Ted Walsh is most famous these days for his 2000 Grand National win with Papillon, trained by himself and ridden by his son Ruby. His victory by one and a half lengths from Mely Moss, was the winning debut in the National for Ruby and was also special in that, following the win the year before of Tommy and Paul Carberry, trainer and rider of Bobbyjo, it represented another success for an Irish father and son combination.
As well as being a trainer, Walsh is a journalist and TV racing analyst following a career as a jockey, with an impressive record of being eleven times Irish Champion amateur rider, winning more than 600 races on the Flat and partnering four Cheltenham festival winners.
It was seeing the 1961 Grand National being won by Nicolaus Silver that made Walsh dream of becoming a jockey, but the only chance he ever had in the race was in 1975 and was blown by Castleruddery, a 33-1 shot who refused to jump at the fifth.
Walsh retired from racing after winning the Foxhunter Chase at Cheltenham in 1986 on Attitude Adjuster, who went on to enter the National, finishing eighth, fifth and twelfth. His father had been a liveryman and he went on to take over the business following his death in 1991. It became a family business, with his wife, sons Ruby and Ted Jnr and daughters Katie and Jennifer all playing their part in the running of the operation.
Walsh’s first runner in the National was in 1992, Roc De Prince who finished 17th. His first great achievement as a trainer was winning the Austrian Derby in 1996, who went on to win the Triumph Hurdle at Cheltenham the following year.
Things got even better in 2000 when he won the Grand National with Papillon and fifteen days later, the Irish Grand National with Commanche Court. By the end of the year his twenty-horse stable could brag £295,450 in prize money as well as three of the best chasers in Ireland – Papillon, Commanche Court, who had also won the Heineken Gold Cup, and Rince Ri.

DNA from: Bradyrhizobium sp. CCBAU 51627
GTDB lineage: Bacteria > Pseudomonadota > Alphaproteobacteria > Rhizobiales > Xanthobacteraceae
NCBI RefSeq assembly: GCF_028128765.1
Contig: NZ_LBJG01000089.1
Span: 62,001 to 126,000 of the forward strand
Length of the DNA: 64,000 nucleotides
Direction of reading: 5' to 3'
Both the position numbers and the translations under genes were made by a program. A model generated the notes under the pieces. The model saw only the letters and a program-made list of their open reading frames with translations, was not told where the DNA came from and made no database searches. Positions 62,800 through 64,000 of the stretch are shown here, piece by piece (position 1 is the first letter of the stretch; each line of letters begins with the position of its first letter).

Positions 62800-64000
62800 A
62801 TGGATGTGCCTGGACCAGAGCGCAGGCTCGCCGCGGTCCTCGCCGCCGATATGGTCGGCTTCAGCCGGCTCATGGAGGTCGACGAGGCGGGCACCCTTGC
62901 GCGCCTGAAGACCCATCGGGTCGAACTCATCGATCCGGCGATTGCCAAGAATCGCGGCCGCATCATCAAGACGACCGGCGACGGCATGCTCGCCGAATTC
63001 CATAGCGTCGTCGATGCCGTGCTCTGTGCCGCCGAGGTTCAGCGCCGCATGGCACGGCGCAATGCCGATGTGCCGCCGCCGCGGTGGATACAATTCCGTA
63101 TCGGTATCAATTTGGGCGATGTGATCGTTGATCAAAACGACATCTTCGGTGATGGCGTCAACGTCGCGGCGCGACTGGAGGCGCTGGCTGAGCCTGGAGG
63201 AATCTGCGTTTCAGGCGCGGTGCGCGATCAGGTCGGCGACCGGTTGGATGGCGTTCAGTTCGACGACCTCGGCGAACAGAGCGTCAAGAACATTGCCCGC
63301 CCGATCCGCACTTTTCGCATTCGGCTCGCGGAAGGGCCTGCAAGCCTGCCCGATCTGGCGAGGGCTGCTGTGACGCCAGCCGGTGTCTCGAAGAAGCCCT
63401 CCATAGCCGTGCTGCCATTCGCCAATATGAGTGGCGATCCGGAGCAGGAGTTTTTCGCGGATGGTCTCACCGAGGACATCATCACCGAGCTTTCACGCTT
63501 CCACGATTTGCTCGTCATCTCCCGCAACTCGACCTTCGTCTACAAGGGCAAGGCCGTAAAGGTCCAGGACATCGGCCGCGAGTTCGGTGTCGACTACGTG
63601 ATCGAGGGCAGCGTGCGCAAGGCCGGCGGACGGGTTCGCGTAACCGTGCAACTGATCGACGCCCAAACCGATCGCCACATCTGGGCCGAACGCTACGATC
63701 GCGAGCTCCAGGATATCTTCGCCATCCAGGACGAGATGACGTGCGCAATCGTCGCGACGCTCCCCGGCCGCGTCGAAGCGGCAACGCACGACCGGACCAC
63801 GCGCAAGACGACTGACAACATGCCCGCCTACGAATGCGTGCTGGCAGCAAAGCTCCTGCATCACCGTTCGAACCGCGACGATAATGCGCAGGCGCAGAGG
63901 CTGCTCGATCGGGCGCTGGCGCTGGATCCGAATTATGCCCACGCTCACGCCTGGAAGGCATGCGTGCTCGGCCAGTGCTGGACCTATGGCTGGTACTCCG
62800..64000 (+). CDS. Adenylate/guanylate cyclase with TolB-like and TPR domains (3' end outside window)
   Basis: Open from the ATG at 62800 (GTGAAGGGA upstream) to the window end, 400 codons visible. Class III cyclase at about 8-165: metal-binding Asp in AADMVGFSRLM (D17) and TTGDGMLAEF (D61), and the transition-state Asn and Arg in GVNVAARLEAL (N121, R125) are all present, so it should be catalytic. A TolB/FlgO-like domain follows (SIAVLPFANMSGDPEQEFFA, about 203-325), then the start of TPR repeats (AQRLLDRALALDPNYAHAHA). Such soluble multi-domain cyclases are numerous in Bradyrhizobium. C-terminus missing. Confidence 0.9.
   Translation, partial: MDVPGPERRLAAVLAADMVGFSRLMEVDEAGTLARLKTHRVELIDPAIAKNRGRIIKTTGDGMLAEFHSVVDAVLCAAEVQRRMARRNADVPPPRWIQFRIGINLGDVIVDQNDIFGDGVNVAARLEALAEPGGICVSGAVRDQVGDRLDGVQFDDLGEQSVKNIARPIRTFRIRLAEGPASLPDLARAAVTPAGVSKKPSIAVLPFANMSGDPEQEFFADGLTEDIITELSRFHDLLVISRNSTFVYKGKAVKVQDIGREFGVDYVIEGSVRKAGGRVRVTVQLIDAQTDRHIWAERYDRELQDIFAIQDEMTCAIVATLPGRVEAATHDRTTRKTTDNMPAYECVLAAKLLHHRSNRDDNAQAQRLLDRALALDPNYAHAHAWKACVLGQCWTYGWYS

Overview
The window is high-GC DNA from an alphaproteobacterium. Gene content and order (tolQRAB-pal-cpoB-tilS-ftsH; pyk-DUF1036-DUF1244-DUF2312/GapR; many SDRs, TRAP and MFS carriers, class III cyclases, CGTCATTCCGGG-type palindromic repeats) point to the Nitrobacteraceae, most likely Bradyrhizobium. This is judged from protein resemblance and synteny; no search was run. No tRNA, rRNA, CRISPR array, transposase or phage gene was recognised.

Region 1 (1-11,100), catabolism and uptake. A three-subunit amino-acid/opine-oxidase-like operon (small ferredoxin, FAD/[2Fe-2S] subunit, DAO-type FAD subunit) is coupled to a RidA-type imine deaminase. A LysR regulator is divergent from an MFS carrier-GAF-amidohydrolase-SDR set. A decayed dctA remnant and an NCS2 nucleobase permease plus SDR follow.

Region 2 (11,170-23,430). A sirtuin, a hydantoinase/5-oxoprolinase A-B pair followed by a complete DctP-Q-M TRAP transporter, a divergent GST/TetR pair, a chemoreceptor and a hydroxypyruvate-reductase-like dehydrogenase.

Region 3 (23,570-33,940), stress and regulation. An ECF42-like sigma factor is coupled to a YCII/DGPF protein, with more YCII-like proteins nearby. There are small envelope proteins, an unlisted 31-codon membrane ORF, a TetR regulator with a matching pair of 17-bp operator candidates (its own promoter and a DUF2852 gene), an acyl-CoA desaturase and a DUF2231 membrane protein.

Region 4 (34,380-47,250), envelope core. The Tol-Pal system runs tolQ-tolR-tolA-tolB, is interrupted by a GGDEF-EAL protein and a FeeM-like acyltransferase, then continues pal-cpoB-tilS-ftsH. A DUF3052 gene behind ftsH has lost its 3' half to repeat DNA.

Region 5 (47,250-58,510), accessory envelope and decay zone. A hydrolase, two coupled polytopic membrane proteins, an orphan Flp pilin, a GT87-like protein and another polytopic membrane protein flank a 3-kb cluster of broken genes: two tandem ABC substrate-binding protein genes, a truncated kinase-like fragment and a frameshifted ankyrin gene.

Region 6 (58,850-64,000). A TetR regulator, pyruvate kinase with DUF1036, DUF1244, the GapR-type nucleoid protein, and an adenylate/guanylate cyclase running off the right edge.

2001 saw Papillon come fourth of four finishers in the Grand National, but Commanche Court proved himself yet again when at odds of 25/1 finished one and three-quarters second to Best Mate in the Cheltenham Gold Cup.
2004 saw Walsh enter two horses into the National – Commanche Court and Rince Ri, but both were too high in the weights and were subsequently withdrawn. 2005 saw Jack High finish close runner up to Numbersixvalverde in the Irish Grand National and win the Betfred Gold Cup at Sandown. The following year Walsh had two runners in the National – Jack High and Rince Ri, neither of which enjoyed any success, while 2007 saw Jack High fall at the first Becher’s on Ted’s 57th birthday.
In 2012 Ted Walsh was back at the Grand National again this time with Seabass and his daughter, jockey Katie Walsh, on board. A punters favourite, Seabass and Katie were heavily backed as many hoped she could make history and become the first ever female jockey to win the Aintree Grand National. Unfortunately they had to settle for 3rd place, behind winner Neptune Collonges and 2nd place Sunnyhillboy.